Keeping the peace is a central function of law enforcement, one that the Durango Police Department clearly values. While a peaceful zombie march sounds like an oxymoron, the now-annual Halloween event came off this year without an arrest and, apparently, with only one untoward event. Given the circumstances, that is no small accomplishment.
Halloween saw as many as 2,000 revelers come together on Main Avenue near midnight for the Zombie March – an unofficial, loosely organized event that effectively takes over the street for a couple of hours to no real purpose save fun. The typically youthful participants were in all manner of costume, most had probably been celebrating in downtown bars and, presumably, a number of them were in altered states of consciousness for other reasons.
A band set up amid the crowd, and a party broke out. Marchers chanted their unofficial slogan: “Whose streets? Our streets!”
Situations such as that can easily get out of hand. Two years ago, a similar march led to 22 arrests.
But officials seem to have decided that if the zombies want to assert their ownership of a couple of blocks of Main for a few late-night hours once a year it is no big deal. And they are right to think so. Absent violence, why not let them march?
The alternative would be what? The cops could arrest a few hundred people for what amounts to jaywalking. Or they could get out their nightsticks and try to clear the street – and risk shoving what by then might be a riot into nearby residential neighborhoods. What good would that do?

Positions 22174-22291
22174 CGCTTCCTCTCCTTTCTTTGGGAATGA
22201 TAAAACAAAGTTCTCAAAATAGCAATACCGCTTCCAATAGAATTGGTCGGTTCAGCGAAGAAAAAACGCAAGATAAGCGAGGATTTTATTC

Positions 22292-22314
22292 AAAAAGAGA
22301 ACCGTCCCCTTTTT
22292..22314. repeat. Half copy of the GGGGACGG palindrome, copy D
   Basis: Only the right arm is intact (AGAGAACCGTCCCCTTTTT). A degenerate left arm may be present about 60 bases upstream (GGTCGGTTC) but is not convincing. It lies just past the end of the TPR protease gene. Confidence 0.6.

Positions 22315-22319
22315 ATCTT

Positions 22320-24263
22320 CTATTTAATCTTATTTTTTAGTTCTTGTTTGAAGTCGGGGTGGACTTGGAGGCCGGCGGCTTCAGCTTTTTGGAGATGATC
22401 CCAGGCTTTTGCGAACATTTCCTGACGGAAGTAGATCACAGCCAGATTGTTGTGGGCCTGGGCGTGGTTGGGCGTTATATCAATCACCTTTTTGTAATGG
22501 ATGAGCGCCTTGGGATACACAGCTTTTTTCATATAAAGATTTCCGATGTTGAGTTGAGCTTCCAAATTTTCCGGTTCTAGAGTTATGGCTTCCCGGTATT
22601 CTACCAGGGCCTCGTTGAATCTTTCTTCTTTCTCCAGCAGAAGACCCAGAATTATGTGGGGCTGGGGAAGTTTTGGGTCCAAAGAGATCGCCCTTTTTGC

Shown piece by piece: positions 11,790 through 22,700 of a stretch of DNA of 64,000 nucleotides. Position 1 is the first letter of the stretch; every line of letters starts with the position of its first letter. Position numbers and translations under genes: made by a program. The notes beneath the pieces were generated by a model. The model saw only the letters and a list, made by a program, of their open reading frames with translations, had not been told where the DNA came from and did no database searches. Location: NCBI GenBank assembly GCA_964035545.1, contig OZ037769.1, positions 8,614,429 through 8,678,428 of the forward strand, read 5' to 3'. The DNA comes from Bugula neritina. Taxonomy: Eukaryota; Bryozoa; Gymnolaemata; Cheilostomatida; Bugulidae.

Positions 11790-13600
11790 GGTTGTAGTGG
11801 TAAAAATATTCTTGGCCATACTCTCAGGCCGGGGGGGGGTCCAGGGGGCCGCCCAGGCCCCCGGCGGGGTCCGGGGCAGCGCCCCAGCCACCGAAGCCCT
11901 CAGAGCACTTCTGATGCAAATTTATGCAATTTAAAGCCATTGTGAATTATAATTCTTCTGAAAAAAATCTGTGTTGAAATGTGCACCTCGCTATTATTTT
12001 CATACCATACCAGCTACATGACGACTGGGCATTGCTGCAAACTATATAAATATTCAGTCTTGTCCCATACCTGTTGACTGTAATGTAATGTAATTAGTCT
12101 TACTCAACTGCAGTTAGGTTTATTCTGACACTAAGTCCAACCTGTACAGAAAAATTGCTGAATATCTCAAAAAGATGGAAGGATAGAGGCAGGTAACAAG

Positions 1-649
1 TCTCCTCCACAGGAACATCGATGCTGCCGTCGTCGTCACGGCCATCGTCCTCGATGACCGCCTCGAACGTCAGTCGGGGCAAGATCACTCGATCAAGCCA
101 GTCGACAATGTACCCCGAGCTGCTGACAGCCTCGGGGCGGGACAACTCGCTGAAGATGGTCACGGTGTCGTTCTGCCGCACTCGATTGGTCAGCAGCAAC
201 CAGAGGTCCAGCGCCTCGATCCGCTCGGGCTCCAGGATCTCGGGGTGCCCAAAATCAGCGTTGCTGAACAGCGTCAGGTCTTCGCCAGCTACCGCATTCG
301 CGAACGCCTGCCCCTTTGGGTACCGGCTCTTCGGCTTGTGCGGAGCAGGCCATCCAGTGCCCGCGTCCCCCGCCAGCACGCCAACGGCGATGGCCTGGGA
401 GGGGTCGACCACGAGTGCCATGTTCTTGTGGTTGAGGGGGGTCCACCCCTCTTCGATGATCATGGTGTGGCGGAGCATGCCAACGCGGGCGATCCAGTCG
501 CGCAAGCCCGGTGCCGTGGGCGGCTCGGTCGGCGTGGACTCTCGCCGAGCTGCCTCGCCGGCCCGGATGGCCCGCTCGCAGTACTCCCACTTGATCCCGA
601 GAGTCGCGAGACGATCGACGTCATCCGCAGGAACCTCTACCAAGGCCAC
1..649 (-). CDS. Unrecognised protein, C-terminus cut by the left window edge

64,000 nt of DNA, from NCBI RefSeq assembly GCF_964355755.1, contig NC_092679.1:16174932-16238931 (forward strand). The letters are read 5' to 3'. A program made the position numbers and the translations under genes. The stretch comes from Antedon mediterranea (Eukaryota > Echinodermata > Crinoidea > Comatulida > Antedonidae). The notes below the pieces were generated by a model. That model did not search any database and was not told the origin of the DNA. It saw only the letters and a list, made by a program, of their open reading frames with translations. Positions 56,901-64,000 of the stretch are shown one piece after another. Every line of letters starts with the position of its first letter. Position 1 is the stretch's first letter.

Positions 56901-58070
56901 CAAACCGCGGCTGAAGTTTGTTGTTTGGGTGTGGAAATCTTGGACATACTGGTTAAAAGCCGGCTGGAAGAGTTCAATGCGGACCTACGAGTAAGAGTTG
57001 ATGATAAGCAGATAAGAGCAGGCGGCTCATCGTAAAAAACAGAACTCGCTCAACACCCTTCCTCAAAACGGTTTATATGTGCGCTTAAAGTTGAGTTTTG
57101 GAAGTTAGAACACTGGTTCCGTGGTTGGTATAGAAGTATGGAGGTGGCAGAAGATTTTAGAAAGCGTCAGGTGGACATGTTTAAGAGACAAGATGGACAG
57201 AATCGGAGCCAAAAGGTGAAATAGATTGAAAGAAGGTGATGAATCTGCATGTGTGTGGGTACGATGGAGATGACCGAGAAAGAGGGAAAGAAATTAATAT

As a Durango police captain told the Herald, “We kind of wait and see what the temperament of the crowd is. We don’t want to push them into a confrontation with police.”
That is exactly the right approach. Parades and marches are held for all kinds of reasons, and simple enjoyment certainly can be one of them. Then too, there is nothing in the First Amendment that says “the right of the people peaceably to assemble” does not apply at night or to those dressed up for Halloween.
As a practical matter, the DPD’s approach is also pragmatic and workable. Without an immediate reason, such as ending or preventing violence, a more confrontational approach would put marchers, cops and property at risk.
The one act of destruction associated with the Zombie March was a Main Avenue shop’s broken window and the theft of couple of items. But what exactly happened there is unclear. The store owner described it as a smash-and-grab, saying a full beer can had been thrown through the window after which someone reached in a took some items.
Other observers disconnect the events. There is anecdotal evidence that the window was broken by accident in a scuffle between zombies, while the theft was simple opportunism. It only adds to the night’s color that what was taken was a Chewbacca mask and an Elvis Presley Day of the Dead figurine.
Nothing justifies that theft or breaking the window – even if was an accident the perpetrators should have fessed up the next day with their checkbooks. But the fact is windows get broken fairly often and, as crimes go, this is small potatoes.
The zombies share the credit for the peaceful event. A DPD spokesman said they have become more respectful. But that, too, could be a response to the cops’ approach. Attitudes displayed by zombies in years past may be defused by knowing that if they keep it peaceful their march can go off as planned.
Overall, it was a good Zombie March.